4. You can leave him behind
You’re planning a trip to the amusement park. You’d love to go with your friend but you’re in a dilemma. Her typical kids love the amusement park but her child with autism seems to have a difficult time. So you come up with a solution. “Come with us to the amusement park” you tell her. “Your kids will love it. Well except for Tommy, but you can find something else for him to do that day.” Inviting a family to join you, except for their child with autism is a very crushing experience to a parent. Your intentions might be good but that doesn’t make the experience less devastating. Parents that have children with autism desperately want their kids to be accepted in the community. Rise above the judgments of others and invite the whole family. If you feel that isn’t a viable option, leave your invite for another day when the whole family can be included.
5. Therapy recommendations
Your grandchild has autism. You’re distraught that your children have such a rough road ahead of them. You’re devastated that your gorgeous grandchild is autistic and you want to help. Having already raised your own children you’ve learned a thing or two. You cringe as your daughter tells you about the therapy option she’s picked and the behavior management she has for her child. You give the gift of wisdom and let her know how she should do it differently. Parenting a child with autism is totally different from raising a normal child. You have to live it to really understand. If you want to do something wonderful, be supportive to the parents. Give your love, follow through on their decisions and stand by their side. You will become a hero to parents who desperately need your acceptance and support. To all the parents whose children have special needs, we commend and praise you! Your road is rocky, filled with joy and challenges. To everyone else, we stand in gratitude. Your love and support is immeasurable for parents and their special needs kids. Thank you for standing by their side.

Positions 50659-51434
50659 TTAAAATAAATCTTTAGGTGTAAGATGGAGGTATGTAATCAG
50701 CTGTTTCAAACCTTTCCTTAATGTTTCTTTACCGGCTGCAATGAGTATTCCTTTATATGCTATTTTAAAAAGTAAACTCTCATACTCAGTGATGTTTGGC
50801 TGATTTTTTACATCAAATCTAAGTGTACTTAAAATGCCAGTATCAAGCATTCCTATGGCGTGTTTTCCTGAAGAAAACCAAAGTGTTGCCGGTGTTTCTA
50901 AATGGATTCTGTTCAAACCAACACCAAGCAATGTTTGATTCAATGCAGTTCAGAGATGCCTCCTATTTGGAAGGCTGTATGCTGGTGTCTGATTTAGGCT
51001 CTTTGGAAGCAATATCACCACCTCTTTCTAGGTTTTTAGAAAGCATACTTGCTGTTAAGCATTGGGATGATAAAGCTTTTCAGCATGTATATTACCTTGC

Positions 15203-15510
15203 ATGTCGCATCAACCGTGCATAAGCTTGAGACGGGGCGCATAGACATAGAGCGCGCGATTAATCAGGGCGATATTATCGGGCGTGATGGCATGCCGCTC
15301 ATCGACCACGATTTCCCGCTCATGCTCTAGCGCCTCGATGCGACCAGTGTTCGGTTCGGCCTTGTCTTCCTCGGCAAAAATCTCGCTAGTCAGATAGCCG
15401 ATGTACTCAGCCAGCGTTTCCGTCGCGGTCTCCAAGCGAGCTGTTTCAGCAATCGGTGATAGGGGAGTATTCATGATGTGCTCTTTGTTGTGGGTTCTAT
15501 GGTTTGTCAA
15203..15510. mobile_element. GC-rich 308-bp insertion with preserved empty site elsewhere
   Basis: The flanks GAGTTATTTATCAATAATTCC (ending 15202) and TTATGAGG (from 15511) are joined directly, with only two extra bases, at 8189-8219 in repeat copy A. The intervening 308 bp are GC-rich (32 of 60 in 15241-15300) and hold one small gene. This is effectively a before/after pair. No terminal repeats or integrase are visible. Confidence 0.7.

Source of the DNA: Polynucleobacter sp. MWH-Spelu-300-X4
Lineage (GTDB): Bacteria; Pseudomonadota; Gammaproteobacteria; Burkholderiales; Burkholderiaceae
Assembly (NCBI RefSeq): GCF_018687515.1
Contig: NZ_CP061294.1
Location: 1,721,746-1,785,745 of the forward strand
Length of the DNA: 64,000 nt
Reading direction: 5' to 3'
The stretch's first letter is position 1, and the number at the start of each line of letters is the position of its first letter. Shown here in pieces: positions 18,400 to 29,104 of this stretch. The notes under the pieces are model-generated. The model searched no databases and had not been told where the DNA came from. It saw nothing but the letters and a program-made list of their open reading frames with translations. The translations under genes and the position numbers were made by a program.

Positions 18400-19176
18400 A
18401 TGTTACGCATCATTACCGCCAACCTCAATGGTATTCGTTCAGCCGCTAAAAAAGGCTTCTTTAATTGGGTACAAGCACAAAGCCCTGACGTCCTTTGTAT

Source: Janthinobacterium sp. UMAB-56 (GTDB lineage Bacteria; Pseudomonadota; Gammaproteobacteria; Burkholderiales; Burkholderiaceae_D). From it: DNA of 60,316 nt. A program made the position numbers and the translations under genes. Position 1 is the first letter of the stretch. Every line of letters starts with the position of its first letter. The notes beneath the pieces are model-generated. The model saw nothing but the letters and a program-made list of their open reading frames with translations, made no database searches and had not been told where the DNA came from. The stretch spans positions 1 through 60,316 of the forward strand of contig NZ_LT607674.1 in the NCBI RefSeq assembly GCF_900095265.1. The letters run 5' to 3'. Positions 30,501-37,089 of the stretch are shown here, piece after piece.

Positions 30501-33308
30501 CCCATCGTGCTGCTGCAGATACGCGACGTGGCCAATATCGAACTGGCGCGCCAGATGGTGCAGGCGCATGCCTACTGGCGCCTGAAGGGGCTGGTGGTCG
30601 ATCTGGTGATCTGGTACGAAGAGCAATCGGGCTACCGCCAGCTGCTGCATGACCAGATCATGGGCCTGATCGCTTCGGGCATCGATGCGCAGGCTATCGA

We are truly blessed that Spencer's personality has not been lost in the deep depths of autism that generally steals away the social connections children make. Spencer is a loving child, who loves to be the center of attention, and he has no idea that his constant arm flapping when excited and the never-ending 'stimming' noise he makes while playing are red flags to others that there is something not quite right. I'm never embarrassed by him rather embarrassed for him because of the odd looks and disapproving comments made by those who have no idea he's unaware of his behavior. As much as I want to believe this is something he can grow out of, I have to face the fact that life will always hold challenges for him. Cruelty should never be one of them. I hope everyone will continue to learn more about this frustrating disorder and the effects it has on way too many children. I'll be continuing to post more information here as I learn more to share.